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EduHPC-24: Workshop on Education for High-Performance Computing

EduHPC-24: Workshop on Education for High-Performance Computing

From supercomputers forecasting weather and developing vaccines to multicore desktops, laptops, and mobile devices, most people use the methods and paradigms of high-performance computing (HPC) and parallel and distributed computing (PDC), either directly or indirectly.

Consequently, companies and laboratories require skilled personnel to efficiently utilize these modern computing systems. It's essential that Computer Science (CS), Computer Engineering (CE), Data Science (DS), Machine Learning (ML), Computational Biology (CB) and similar compute-intensive programs provide students with HPC/PDC skills. However, rapid changes in hardware, programming languages, and development environments pose challenges for educators in deciding what and how to teach to suitably prepare students for HPC/PDC careers.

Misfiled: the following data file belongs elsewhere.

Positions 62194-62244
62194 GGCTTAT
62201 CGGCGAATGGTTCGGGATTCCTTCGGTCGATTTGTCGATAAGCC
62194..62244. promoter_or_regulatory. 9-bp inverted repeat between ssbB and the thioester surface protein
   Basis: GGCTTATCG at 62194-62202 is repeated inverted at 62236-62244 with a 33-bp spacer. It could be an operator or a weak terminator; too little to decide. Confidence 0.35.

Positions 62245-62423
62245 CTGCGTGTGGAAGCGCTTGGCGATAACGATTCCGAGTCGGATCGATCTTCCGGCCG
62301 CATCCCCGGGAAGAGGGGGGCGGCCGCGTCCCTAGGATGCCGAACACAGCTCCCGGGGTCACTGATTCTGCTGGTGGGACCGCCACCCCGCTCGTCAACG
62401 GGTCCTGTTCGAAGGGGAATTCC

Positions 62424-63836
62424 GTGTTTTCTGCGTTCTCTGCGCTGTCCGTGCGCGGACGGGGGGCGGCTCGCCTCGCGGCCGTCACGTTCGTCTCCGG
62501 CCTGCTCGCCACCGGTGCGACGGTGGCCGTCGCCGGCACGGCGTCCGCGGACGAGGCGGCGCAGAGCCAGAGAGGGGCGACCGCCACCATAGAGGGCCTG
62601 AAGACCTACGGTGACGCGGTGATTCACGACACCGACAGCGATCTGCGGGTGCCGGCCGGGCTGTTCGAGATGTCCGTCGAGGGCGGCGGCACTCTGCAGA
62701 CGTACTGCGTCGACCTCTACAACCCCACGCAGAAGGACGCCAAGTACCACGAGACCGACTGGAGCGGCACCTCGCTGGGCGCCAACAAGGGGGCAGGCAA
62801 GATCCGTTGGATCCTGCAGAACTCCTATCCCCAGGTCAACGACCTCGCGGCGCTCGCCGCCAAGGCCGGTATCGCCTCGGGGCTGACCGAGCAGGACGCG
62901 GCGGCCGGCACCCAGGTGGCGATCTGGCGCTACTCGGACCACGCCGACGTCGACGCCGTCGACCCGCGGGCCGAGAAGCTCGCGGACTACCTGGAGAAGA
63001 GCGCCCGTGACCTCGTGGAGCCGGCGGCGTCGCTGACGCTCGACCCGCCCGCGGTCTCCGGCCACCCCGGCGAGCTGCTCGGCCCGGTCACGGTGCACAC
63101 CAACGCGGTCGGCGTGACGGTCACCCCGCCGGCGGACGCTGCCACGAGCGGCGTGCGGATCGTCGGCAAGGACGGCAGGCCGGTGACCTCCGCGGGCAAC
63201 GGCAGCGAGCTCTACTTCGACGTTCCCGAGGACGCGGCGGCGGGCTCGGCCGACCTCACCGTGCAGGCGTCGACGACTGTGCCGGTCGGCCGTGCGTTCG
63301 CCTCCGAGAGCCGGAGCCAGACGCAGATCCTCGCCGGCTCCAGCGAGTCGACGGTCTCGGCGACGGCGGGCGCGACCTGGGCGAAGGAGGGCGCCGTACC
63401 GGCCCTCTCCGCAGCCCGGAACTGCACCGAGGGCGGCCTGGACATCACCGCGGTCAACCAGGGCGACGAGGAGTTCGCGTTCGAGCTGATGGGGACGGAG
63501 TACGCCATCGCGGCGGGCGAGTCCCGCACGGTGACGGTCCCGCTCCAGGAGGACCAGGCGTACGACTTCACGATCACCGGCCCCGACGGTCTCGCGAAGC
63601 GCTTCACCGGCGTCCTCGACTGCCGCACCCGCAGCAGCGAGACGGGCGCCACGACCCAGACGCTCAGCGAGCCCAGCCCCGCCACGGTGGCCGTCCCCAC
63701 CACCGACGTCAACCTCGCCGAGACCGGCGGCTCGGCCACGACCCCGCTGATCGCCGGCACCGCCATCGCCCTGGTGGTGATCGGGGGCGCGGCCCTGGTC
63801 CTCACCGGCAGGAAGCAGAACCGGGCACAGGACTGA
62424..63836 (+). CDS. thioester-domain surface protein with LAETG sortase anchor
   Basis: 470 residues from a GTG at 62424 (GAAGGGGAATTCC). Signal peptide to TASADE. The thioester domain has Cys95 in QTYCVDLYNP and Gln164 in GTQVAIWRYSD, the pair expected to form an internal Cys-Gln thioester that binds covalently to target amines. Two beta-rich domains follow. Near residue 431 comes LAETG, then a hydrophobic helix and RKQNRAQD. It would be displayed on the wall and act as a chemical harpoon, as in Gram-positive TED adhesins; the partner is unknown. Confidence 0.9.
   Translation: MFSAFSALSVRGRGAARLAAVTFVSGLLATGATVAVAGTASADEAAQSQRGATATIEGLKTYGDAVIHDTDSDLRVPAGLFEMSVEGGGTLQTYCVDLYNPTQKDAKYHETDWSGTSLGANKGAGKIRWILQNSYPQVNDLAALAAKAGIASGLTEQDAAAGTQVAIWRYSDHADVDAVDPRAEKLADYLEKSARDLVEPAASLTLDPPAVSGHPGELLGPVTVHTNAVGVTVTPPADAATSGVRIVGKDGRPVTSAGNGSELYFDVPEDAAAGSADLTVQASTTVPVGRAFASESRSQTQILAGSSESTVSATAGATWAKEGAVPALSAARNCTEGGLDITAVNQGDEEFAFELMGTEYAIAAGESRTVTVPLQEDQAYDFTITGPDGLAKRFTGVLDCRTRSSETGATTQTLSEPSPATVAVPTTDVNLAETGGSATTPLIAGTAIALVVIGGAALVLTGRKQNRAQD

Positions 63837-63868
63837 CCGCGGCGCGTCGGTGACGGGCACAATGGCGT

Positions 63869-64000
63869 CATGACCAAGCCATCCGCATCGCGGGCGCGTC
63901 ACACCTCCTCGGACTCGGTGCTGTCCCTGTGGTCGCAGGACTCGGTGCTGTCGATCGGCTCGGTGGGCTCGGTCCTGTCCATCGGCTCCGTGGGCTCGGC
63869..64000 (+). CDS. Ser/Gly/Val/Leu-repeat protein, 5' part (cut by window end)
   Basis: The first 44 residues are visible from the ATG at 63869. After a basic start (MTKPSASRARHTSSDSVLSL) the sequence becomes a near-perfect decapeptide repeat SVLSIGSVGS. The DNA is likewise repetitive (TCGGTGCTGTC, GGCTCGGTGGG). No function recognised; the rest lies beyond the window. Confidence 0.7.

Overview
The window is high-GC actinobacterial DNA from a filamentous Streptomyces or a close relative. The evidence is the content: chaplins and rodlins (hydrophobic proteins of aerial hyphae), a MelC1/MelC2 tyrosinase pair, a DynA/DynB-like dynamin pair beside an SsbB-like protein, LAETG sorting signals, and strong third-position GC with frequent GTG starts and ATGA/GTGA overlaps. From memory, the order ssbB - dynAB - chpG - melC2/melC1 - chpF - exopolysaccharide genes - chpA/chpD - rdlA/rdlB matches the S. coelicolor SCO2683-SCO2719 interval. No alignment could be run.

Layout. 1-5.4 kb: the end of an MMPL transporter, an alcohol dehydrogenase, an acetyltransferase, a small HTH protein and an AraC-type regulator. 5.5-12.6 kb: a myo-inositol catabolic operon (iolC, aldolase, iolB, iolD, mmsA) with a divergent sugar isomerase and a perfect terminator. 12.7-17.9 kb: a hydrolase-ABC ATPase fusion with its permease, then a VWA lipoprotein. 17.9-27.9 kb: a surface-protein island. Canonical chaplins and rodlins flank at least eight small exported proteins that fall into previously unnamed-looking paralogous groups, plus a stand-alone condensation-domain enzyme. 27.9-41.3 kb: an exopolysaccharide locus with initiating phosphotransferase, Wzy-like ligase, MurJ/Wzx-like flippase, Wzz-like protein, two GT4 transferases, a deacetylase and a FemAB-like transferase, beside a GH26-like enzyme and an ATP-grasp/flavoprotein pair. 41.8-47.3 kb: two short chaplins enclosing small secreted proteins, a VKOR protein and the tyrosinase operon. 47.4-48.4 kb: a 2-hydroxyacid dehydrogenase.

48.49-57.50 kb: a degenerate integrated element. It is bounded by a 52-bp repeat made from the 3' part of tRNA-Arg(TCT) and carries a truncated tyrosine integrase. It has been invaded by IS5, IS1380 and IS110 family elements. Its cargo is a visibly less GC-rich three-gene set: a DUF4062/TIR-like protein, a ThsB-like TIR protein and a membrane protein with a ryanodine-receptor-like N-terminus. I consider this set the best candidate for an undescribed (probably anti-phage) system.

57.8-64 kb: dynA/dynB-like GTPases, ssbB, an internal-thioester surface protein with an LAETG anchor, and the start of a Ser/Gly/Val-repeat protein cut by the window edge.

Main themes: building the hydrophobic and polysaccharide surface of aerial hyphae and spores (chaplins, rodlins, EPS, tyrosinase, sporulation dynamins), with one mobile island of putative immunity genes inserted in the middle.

The EduHPC workshop invites unpublished manuscripts from academia, industry, and national laboratories on topics in HPC and PDC relating to computation-oriented undergraduate and graduate curricula, education, professional training, and workforce development. This year's workshop places emphasis on Machine Learning/Deep Learning at scale, reflecting the increasing importance of AI workloads on HPC systems. Previous workshops have featured papers from diverse fields, including Computer Science, Computational Science and Engineering, Data Science, and computational courses across STEM and non-STEM disciplines.